The Internal Revenue Service used terms such as “progressive” and evidence of advocacy on Israel to flag groups’ tax-exempt applications for extra attention, complicating what had been seen as targeted scrutiny for small-government groups.
The IRS’s disclosure yesterday of 15 redacted versions of its Be On the Lookout document, or BOLO, bolstered its contention that delays experienced by Tea Party groups applying for nonprofit status were a symptom of mismanagement and not politically motivated action.
“The BOLO list in my mind loses this sinister nature,” said Jeff Trinca, who was chief of staff to the IRS restructuring commission in the 1990s and is now a lobbyist at Van Scoyoc Associates in Washington. “And it becomes another way of creating criteria lists to try to deal with the huge volumes that come through the agency.”
The disclosure raised a new set of questions about the IRS, which acknowledged last month that it had given extra attention to Tea Party organizations and other advocates for small government. The documents don’t explain how employees used the BOLO or which groups, if any, received extra scrutiny because of it.
Representative Sander Levin of Michigan, the top Democrat on the tax-writing House Ways and Means Committee, said the IRS inspector general, J. Russell George, should explain why his May 14 report didn’t include this information.
“The audit served as the basis and impetus for a wide range of congressional investigations and this new information shows that the foundation of those investigations is flawed in a fundamental way,” Levin said in a statement.
Since the IRS apologized for scrutiny of Republican-leaning groups on May 10, six congressional committees have opened inquiries and the Justice Department has begun a criminal probe. President Barack Obama replaced the acting IRS commissioner and Danny Werfel, the agency’s interim leader, has replaced three others with direct responsibility for tax-exempt groups.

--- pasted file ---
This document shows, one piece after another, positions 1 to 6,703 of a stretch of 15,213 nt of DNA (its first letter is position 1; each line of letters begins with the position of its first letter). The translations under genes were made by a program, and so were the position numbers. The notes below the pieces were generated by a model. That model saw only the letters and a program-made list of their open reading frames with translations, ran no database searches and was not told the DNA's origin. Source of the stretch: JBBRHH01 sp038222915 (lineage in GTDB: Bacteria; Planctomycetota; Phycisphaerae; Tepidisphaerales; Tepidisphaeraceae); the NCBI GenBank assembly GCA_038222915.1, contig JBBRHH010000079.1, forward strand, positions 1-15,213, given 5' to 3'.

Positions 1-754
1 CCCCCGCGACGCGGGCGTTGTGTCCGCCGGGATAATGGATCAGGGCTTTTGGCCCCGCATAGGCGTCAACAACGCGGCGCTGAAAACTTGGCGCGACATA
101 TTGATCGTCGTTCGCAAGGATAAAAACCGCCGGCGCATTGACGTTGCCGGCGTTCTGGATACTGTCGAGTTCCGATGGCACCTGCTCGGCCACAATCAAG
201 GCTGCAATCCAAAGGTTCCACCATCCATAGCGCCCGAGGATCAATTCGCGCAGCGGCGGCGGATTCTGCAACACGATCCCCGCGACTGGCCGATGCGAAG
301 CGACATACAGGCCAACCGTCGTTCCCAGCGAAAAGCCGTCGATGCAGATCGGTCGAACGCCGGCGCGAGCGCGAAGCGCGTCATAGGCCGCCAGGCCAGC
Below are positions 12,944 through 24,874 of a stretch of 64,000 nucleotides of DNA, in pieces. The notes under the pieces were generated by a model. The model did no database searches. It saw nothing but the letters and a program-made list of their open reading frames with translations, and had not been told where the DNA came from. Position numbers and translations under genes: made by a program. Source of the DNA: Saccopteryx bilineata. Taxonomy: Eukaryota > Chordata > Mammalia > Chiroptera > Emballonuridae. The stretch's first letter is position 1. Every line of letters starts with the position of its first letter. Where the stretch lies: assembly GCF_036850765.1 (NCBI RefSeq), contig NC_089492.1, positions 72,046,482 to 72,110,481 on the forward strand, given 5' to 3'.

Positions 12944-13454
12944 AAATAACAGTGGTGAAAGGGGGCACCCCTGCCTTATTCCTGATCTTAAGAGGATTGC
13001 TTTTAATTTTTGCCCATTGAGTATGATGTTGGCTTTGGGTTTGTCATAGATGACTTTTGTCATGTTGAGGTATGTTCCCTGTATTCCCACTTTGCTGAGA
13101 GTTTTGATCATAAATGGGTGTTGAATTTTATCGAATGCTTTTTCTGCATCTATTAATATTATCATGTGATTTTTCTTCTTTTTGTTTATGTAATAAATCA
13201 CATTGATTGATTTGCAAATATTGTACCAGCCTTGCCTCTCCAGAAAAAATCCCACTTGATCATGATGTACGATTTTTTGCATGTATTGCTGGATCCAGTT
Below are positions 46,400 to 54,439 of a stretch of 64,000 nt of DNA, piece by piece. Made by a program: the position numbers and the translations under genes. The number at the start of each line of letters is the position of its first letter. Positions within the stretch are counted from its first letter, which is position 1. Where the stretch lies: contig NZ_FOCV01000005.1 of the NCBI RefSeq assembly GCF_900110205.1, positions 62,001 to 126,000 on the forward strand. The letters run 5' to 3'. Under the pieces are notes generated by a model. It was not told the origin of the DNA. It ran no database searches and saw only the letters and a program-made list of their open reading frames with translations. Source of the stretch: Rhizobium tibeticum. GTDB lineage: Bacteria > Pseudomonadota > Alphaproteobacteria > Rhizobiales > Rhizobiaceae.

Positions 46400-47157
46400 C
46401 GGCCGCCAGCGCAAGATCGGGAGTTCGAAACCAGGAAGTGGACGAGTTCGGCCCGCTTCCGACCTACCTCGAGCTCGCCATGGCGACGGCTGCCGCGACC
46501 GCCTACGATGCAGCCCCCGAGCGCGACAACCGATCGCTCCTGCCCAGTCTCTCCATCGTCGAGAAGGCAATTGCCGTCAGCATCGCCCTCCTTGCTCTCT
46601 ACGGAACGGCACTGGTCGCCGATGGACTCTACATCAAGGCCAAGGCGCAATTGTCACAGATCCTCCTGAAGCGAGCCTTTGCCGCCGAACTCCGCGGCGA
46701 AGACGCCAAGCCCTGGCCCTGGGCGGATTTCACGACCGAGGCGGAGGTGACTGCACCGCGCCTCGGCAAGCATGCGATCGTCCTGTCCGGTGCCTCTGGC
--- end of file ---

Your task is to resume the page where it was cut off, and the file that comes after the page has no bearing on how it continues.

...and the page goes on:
The documents don’t show that Tea Party groups and progressives were treated equally. In fact, they suggest that the entries on the BOLO derived from separate efforts to police applications for tax-exempt status for political activity.
The IRS is charged with enforcing tax law, which forbids political activity for 501(c)(3) charities that can receive tax-deductible contributions and limits campaign involvement for 501(c)4 social welfare groups that don’t have to disclose their donors.
The term “progressive” appeared on a November 2010 document released by House Ways and Means Committee Democrats. It appears to refer to applications for 501(c)(3) status, not the 501(c)(4) status sought by many Tea Party groups.
Employees were told to watch for applications that were “partisan and appear as anti-Republican.” On the document released by Democrats, the reference to progressives is in a different section than the Tea Party groups, and it doesn’t direct employees to send the cases to a special unit, unlike the Tea Party cases.
Even on the first BOLO document released, from August 2010, progressives are listed under the label of TAG Historical, short for Touch-and-Go Historical, or issues that had been raised in the past. Tea Party is listed under Emerging Issues.
The disclosure of the scrutiny of groups working on Israel-related issues confirms what organizations had suspected.
Ameinu, which on its website calls itself a “community of progressive Jews,” received its 501(c)(3) tax-exempt status on May 28 -- five years after applying.
IRS agents peppered the group with 18-page surveys and lingered for months without follow-up, Hiam Simon, national director of Ameinu, said in a telephone interview. He said he was looking at a 4-inch thick folder of Ameinu’s communications with the IRS.
“I think they were painting with a broad brush, with worries about Middle East ties to terrorism,” he said of the IRS. “I don’t think it was caused by malice. Ignorance is too strong a word, too. They simply weren’t nuanced enough or careful enough.”
Committee hearings, an inspector general’s report and congressional investigators’ interviews with IRS employees have shown the scrutiny of Tea Party groups started with a single case in February 2010 that an employee flagged to his manager.
Werfel said he was suspending the use of BOLOs, which were employed as recently as last month. The final BOLO released, from April, doesn’t include Tea Party or progressive groups specifically, just general language about political involvement.
The IRS took several weeks to release yesterday’s documents, because it had to scrub the be-on-the-lookout lists of taxpayer-specific information before making them public. The BOLO mostly consists of redacted information.
The prospect that Democratic-friendly groups experienced extra scrutiny wasn’t entirely new.
Eight groups with “progress” or “progressive” in their names had appeared on a publicly available list of groups whose applications had been delayed and later approved by the IRS. That list included many small-government groups.